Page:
Coronavirus (COVID-19) outbreak has affected almost all the nations of the world. The number of people affected by this disease is rising day-by-day. This viral infection predominantly attacks our respiratory system. Early symptoms of COVID-19 are fever, cold, cough, breathing difficulties and shortness of breath. In severe cases, it may lead to an acute respiratory syndrome, kidney failure and death.  

As per epidemiologists, COVID-19 has been proved fatal among people with poor immune health. It attacks our lungs in three phases - viral replication, immune hyper-reactivity and pulmonary destruction. This is where our immune system steps in. In order to keep ourselves protected from this deadly virus, we should have a very strong immune system. A weak immune system means more damage. 

We are blessed with many foods around us which helps us stay healthy. But there are some nutrients that specifically chip in to make our immune system strong. Glutamine is one such amino acid that is utilised abundantly by our body for the synthesis of immune cells. Glutamine is the most abundant amino acid in our body, primarily present in the liver and skeletal muscles. Two major components of our immune system are lymphocytes and macrophages. It has been observed that glutamine influences macrophage-mediated phagocytosis. It acts as a fuel for the synthesis of our immune cells. 

A study published in 2016 observed that when glutamine was given to burn patients, the bactericidal function of neutrophils improved. During inflammation or infection, the requirement of glutamine by our immune cells are increased. This demand is increased not only by immune cells but also by the liver and other organs. And if not provided, insufficient levels of glutamine might lead to an imbalance. This further reduces the ability of immunological tissues to function optimally. Hence, glutamine deficit in the body might significantly contribute to the worsening of diseases or infections with life-threatening complications.  

The European e-Journal of Clinical Nutrition and Metabolism has also mentioned glutamine as one of the nutrients which influences our immunity and has a favourable effect in boosting the same. By acting as a fuel for our immune cells like lymphocytes, fibroblasts and reticulocytes, glutamine aids in keeping us strong to fights against various bacterial and viral infections.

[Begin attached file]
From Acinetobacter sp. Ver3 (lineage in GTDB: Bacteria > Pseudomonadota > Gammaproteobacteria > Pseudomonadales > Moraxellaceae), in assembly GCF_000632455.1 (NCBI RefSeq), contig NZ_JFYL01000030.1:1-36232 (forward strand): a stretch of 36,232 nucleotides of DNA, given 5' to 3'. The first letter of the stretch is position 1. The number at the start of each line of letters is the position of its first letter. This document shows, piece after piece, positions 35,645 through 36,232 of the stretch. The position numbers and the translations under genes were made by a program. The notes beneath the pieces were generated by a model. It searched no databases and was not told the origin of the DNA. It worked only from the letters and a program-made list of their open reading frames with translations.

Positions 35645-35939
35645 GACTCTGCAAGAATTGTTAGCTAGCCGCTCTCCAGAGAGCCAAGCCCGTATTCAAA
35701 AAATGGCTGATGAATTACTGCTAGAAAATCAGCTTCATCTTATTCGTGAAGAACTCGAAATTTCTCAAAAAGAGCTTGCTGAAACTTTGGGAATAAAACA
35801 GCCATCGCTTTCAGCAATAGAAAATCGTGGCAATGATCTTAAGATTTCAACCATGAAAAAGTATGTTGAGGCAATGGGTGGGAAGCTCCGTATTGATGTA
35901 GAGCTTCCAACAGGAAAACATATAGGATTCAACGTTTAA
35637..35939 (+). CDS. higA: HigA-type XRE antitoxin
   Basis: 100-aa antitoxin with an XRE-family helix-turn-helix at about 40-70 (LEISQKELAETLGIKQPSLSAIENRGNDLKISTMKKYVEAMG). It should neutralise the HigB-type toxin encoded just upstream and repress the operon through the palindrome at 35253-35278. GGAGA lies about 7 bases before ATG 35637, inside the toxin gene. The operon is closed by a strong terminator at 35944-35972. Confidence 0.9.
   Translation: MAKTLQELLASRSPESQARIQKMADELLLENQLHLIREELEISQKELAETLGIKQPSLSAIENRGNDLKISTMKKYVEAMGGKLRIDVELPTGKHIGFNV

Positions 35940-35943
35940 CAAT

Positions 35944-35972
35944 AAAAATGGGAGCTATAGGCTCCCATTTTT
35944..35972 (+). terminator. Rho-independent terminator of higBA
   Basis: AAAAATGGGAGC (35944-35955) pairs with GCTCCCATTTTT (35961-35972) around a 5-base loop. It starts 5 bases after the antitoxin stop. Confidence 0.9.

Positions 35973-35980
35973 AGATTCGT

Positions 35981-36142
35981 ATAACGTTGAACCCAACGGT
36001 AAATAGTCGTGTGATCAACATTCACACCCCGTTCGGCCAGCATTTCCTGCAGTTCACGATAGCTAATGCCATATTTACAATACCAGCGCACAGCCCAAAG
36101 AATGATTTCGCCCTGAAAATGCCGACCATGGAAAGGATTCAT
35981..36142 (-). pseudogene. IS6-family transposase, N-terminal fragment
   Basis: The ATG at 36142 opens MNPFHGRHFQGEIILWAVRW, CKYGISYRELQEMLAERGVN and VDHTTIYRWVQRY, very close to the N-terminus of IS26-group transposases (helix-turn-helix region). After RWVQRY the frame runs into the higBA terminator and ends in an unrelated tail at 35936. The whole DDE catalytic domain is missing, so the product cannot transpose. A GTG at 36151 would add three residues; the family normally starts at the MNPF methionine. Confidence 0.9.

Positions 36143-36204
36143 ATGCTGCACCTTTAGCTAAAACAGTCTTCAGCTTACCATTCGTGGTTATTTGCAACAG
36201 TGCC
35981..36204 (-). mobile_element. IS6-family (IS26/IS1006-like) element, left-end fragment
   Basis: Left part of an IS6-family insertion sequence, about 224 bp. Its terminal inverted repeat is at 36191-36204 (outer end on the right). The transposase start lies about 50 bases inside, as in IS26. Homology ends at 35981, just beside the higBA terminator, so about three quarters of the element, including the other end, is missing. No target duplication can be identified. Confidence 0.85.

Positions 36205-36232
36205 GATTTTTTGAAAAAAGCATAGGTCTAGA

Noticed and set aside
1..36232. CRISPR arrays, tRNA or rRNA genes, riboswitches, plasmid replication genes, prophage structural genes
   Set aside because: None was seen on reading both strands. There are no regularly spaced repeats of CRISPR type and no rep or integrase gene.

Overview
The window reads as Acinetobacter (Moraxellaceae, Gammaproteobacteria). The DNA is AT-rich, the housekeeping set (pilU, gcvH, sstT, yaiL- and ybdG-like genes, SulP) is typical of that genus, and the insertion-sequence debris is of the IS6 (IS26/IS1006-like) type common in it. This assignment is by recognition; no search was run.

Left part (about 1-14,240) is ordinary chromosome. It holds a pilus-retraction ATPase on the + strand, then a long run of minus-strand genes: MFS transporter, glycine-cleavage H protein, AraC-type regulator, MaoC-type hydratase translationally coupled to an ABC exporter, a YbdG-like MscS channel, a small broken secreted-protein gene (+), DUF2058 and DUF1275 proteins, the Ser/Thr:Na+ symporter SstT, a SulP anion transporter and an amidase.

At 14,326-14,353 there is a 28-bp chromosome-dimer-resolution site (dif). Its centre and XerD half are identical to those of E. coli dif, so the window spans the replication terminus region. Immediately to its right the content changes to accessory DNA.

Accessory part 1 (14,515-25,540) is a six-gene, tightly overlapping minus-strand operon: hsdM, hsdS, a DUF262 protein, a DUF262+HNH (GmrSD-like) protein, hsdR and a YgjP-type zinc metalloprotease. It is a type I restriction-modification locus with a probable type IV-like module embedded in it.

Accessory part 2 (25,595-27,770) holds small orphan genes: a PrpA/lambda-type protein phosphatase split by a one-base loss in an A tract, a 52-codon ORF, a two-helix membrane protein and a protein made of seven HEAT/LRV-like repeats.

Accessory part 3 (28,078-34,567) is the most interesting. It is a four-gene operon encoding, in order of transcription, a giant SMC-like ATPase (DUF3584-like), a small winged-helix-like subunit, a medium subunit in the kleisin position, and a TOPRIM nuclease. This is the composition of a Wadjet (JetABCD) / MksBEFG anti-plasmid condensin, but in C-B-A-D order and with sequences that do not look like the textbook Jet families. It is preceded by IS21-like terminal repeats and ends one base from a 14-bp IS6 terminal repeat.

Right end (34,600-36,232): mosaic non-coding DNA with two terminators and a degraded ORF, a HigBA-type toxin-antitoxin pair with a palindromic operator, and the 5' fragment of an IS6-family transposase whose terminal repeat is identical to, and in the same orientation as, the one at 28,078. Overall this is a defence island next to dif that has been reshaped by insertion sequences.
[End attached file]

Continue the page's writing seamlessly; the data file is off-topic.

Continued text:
In order to have a power-packed immune system, we also need to keep our gut healthy. Glutamine is a very important nutrient required for the synthesis of a protective barrier formed between the small intestine and outer blood area. This benefits us by preventing the entry of harmful pathogens, toxins and foreign bodies into our gut, hence keeping diseases and infections at bay.

To sum up, glutamine plays a very crucial role in keeping our immune health strong. In order to give an additional push to our immune health, glutamine supplementation can be a profitable deal. One can choose Power Glutamine which provides 5 grams of pure glutamine per 5 grams serving without any addition of artificial colours, flavours and additives. Single sachet serving to package makes it easy to carry, store and use. The chances of contamination are also negligible. Try Power Glutamine to strengthen your body’s defence mechanism naturally.  


  • Calder, P.C., Yaqoob, P. Glutamine and the immune system. Amino Acids 17, 227–241 (1999). https://doi.org/10.1007/BF01366922
  • de Oliveira, D.C., da Silva Lima, F., Sartori, T. et al. Glutamine metabolism and its effects on immune response: molecular mechanism and gene expression. Nutrire 41, 14 (2016). https://doi.org/10.1186/s41110-016-0016-8
  • P. C. CALDER.(1994). Glutamine and the immune system.Clinical Nutrition
  • Cruzat, V., Macedo Rogero, M., Noel Keane, K., Curi, R., & Newsholme, P. (2018). Glutamine: Metabolism and Immune Function, Supplementation and Clinical Translation. Nutrients10(11), 1564.
  • Yves M. Dupertuis, Comasia A. Raguso, Claude Pichard(2009).Basics in clinical nutrition: Nutrients which influence immunity – Clinical and experimental data.the European e-Journal of Clinical Nutrition and Metabolism.4.e7–e9

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